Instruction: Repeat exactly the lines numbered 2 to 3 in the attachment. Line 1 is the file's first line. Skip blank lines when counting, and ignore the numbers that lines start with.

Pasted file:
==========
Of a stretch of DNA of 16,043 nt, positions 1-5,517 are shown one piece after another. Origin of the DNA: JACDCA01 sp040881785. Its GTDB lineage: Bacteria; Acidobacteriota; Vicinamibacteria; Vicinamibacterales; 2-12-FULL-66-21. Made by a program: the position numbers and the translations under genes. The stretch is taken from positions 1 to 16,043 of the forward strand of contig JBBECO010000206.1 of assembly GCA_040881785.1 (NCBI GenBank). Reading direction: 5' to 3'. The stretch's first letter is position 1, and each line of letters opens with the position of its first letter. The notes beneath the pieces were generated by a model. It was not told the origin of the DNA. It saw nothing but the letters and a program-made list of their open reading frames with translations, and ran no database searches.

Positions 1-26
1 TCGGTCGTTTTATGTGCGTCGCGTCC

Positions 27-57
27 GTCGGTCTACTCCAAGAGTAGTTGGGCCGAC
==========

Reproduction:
Positions 1-26
1 TCGGTCGTTTTATGTGCGTCGCGTCC